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The great author Wordsworth made a profound and telling distinction between honor and dignity. He said that honor measures the worth of an individual by the judgment of his community; while dignity measures the worth of an individual by the judgment of his own conscience.
By that definition honor means social status, the views of others and celebrity. It suggests short term transient fame, an emphasis on the physical world, seeking approbation and applause for a limited time. Honor focuses on the ego, especially when the ego gets its sense of worthiness from the approval of others. Honor, as one friend put it, is high school–when your main concern is what others think of you.
In medieval times, the word “honor” actually meant the group of lands or estates a feudal ruler owned. That’s where the phrase “on my honor” originates—it meant that the wealthy landed gentry offered up his manors and lands to pledge and guarantee his word. Honor refers to the material and not the spiritual.
Dignity and nobility, on the other hand, mean inner self-knowledge, long term commitment to a deeply-held spiritual ideal, and authenticity of purpose. Those two qualities suggest that the conscience of the individual has made a decision about what’s truly important, and endeavors to follow through on that decision. Dignity and nobility focus outside the self, and transcend the ego. They represent the post-graduate degree of life, when your main concern shifts away from yourself and toward others.
How do you evaluate yourself?
The Baha’i teachings point out that the ultimate goal of human existence is attaining the station of true understanding and nobility:
Man has two powers; and his development, two aspects. One power is connected with the material world, and by it he is capable of material advancement. The other power is spiritual, and through its development his inner, potential nature is awakened. These powers are like two wings. Both must be developed, for flight is impossible with one wing. Praise be to God! Material advancement has been evident in the world, but there is need of spiritual advancement in like proportion. We must strive unceasingly and without rest to accomplish the development of the spiritual nature in man, and endeavor with tireless energy to advance humanity toward the nobility of its true and intended station. – Abdu’l-Baha, The Promulgation of Universal Peace, p. 60.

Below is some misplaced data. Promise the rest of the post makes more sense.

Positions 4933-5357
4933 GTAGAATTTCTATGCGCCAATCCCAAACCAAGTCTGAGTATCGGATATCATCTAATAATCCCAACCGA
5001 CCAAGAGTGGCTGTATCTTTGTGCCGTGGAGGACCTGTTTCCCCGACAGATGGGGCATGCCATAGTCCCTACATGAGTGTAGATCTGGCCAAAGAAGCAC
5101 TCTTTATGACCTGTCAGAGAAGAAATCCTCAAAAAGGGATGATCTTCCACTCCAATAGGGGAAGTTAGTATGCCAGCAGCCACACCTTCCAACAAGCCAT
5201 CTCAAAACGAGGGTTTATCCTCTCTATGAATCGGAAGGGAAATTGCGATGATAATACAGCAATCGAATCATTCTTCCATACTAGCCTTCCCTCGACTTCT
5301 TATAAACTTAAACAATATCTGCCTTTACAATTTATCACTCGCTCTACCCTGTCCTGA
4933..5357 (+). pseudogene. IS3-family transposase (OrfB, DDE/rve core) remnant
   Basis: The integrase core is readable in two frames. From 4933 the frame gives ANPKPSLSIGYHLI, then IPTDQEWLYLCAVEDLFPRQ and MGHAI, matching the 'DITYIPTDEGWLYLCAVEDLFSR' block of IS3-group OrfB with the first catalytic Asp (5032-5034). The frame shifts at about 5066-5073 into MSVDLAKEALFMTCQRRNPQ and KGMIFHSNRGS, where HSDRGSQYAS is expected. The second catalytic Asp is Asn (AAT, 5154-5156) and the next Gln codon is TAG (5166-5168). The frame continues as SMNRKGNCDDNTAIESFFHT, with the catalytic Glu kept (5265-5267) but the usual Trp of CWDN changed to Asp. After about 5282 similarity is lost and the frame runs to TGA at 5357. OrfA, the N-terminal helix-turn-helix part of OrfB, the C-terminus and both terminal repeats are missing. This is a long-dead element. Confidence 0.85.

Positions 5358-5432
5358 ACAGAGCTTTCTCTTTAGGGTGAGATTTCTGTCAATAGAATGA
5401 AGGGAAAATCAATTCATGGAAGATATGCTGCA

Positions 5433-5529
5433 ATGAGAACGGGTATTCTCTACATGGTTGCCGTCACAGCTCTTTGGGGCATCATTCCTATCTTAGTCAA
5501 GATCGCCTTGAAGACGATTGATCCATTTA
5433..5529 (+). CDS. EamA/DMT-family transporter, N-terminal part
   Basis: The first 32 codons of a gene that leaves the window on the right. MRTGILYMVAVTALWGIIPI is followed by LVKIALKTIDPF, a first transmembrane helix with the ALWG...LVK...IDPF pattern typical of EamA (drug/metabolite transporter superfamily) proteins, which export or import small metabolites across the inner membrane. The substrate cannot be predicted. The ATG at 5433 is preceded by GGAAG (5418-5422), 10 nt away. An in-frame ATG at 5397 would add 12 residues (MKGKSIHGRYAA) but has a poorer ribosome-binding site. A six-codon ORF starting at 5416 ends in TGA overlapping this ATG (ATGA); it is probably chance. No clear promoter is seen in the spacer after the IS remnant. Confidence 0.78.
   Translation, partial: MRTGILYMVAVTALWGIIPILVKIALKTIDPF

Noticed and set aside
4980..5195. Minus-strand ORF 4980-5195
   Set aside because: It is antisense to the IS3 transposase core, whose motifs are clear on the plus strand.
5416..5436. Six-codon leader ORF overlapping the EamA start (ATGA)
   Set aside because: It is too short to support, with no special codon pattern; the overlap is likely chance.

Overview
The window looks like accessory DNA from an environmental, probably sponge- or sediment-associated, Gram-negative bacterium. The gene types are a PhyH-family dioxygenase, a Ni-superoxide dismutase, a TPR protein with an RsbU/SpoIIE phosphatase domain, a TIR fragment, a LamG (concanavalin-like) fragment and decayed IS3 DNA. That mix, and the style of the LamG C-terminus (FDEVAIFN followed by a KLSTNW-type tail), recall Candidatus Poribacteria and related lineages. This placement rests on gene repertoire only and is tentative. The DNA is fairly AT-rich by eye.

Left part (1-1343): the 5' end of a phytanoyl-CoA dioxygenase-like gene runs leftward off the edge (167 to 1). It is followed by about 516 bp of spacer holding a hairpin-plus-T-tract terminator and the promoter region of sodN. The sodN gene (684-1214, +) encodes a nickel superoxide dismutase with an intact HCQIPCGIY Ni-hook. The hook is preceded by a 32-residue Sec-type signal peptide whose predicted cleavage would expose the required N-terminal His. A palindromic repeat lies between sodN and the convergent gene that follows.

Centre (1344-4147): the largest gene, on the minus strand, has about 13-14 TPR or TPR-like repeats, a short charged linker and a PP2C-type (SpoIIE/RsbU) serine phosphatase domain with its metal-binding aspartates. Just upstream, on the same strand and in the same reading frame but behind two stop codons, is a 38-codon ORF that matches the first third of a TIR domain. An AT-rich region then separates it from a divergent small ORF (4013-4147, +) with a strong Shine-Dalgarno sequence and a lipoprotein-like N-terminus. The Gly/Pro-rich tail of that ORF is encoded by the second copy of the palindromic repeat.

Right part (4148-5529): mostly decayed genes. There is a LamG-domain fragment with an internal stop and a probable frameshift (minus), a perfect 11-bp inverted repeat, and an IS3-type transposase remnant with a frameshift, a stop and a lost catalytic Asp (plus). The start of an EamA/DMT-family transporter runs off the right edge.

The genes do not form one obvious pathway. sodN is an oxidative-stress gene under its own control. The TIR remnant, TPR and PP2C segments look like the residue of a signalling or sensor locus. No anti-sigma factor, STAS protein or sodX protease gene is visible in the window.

With that dichotomy in mind, I started to realize, when I lived in Hollywood, that my own internal focus needed to move from valuing honor to reaching for nobility. Teachers call this extrinsic versus intrinsic motivation—rather than desiring some temporary external reward for my actions, I started to seek out the real, lasting internal rewards that only I could see and feel. In my effort to be of service, guided by the Baha’i teachings, I tried to serve humanity and let deeds and not words define my reality.
As a result of that motivation, I started volunteering with a charity called Medical Aid for El Salvador. Founded by a Hollywood actor named Ed Asner and several of his well-known and unknown friends, Medical Aid successfully converted Hollywood fame–and the fundraising dollars it could generate–into lifesaving assistance for victims of war. Ed took that work very seriously, and I soon saw that he did it not for more honor, but for his own internal sense of dignity and nobility.
But because Medical Aid altruistically helped all landmine victims, including civilians, government soldiers and the guerillas fighting against the government, it enraged some American supporters of the Salvadoran government’s battle against the rebels–including the American president, who denounced Ed publicly. CBS cancelled Ed’s top-ranked television show, Lou Grant, as a consequence.
I asked Ed about that once. He grinned and said “Ah, it was just a sit-com.” Humble and dedicated, Ed rarely talked about his charitable work, which reminded me of this passage from the Baha’i writings:
People make much profession of goodness, multiplying fine words because they wish to be thought greater and better than their fellows, seeking fame in the eyes of the world. Those who do most good use fewest words concerning their actions. – Abdu’l-Baha, Paris Talks, p. 16.
Inspired, I began traveling with other volunteers to El Salvador during the civil war years. Medical Aid specialized in giving high-tech artificial limbs to landmine victims. We would go into remote villages in the countryside, find the amputees who had survived, and help them walk again.
As you might imagine, this kind of volunteer work had a major impact on the people it served. At the time, El Salvador had no welfare or social safety net system, so if you were a farmer who couldn’t work because of a missing leg, you could starve to death. A new, working leg made people whole again, helped heal their traumatic psychological wounds and generated enormous gratitude.
Once we fitted a young boy and his father for prosthetic legs on the same day. Rural coffee farmers, they had stepped on a land mine while plowing their field. The boy lost his left leg, the father his right. They had difficult recoveries after the explosion, with shrapnel wounds and infections and excruciating pain from poor or non-existent medical care. Depressed and even suicidal, filled with skepticism and doubt, they both tried on their new computerized legs. Then they stood up to walk, and together their faces beamed with enormous delight. Their entire village, gathered to witness this transformation, watched their faces, realized that they had regained their lives, and broke into tears of joy.
At that moment, one of the happiest of my life, I began to understand the meaning of service to others.
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